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Global Connectivity, Knowledge and Innovation for
Sustainability and Growth: New Paradigms of Theory and
Ram Sewak Dubey
Montclair, New Jersey, USA
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International Business, Montclair State University, Montclair, NJ 07043, USA.
Creation of Social Value in an Unfavourable Economic Environment: Latin American Agro-
Industry SMEs in Al-Invest
Tania Elena Gonzalez-Alvarado,
Elsa Georgina Gonzalez-Uribe, firstname.lastname@example.org
Marketing and International Business Department,
The aim of this paper is to show the SMEs as an engine for development in low-income countries and
growing inequality, as in the case of Latin American. Based on evidence recovered in the past five years on
internationalization and innovation in unfavourable economic environments; generating social value of the town is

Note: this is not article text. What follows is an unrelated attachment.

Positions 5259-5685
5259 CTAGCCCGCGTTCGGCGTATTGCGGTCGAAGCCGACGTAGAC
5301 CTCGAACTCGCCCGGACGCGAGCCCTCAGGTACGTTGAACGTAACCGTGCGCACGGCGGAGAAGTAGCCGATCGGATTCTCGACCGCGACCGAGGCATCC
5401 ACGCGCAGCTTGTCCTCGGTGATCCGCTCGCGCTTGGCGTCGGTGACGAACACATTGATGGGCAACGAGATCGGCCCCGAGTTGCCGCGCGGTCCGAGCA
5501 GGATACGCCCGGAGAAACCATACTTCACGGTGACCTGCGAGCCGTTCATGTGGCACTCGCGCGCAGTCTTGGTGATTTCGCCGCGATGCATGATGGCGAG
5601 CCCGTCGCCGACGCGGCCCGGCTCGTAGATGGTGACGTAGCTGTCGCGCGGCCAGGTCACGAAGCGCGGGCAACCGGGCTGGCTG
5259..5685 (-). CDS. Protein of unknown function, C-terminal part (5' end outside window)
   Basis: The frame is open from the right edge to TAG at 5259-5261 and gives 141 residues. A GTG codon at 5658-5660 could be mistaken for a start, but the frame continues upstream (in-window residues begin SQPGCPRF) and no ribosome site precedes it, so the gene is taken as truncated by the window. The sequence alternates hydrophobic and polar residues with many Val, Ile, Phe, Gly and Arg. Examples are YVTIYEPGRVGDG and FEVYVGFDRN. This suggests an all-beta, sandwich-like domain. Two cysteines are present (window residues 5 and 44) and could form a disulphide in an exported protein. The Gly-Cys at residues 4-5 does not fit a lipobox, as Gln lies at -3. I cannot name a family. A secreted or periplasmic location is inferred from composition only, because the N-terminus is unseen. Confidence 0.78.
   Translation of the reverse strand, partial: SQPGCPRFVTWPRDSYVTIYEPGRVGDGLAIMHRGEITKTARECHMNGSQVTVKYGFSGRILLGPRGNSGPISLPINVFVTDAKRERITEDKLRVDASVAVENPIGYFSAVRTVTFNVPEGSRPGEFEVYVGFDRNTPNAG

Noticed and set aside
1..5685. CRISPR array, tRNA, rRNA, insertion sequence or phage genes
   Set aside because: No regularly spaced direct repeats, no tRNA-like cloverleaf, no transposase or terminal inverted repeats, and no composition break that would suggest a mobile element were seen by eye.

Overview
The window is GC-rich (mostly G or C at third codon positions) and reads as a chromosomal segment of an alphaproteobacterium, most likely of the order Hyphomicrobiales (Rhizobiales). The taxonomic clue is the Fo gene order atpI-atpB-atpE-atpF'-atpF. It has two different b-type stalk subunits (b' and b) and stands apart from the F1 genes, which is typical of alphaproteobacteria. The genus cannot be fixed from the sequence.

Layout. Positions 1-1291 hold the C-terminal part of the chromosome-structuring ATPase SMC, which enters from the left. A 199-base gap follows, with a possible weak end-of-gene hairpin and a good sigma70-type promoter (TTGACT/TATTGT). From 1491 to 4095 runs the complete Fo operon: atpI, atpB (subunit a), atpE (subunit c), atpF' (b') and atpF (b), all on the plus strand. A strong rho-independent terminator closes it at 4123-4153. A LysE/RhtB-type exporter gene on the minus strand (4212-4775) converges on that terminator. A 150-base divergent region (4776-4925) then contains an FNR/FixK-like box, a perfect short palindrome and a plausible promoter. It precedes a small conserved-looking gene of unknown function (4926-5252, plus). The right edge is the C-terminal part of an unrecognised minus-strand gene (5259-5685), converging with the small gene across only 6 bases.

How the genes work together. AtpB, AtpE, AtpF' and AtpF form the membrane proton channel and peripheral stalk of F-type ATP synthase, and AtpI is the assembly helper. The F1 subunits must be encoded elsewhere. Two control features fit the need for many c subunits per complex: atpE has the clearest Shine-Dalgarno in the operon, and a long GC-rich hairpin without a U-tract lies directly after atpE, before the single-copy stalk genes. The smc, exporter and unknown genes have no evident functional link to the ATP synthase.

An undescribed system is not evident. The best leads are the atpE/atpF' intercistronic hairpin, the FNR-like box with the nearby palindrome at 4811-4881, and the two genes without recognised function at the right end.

analysed. The main conclusion is that the SME is closer to local problems. It recognizes the local need. This allows
the existence of a virtuous circle between the competitiveness of SMEs and local development.
Delimitation of the problem
Based on a multisite case study method, Zain & Ng (2006) examined how indigenous Malaysian small and
medium-sized enterprises (SMEs) use their network relationships to facilitate their internationalization process. The
case of three
firms and one control firm in
internationalization process in the ways that network relationships trigger and motivate them to internationalize,
influence their market- selection decision and mode-of-entry decision, help them gain initial credibility, allow access
to additional relationships and established channels, help in lowering cost and reducing risk, and influence their
internationalization pace and pattern (Zain & NG, 2006). But, it is not enough for local development across the
internationalization of SMEs.
The internationalization of the companies does not guarantee the dissemination of technological progress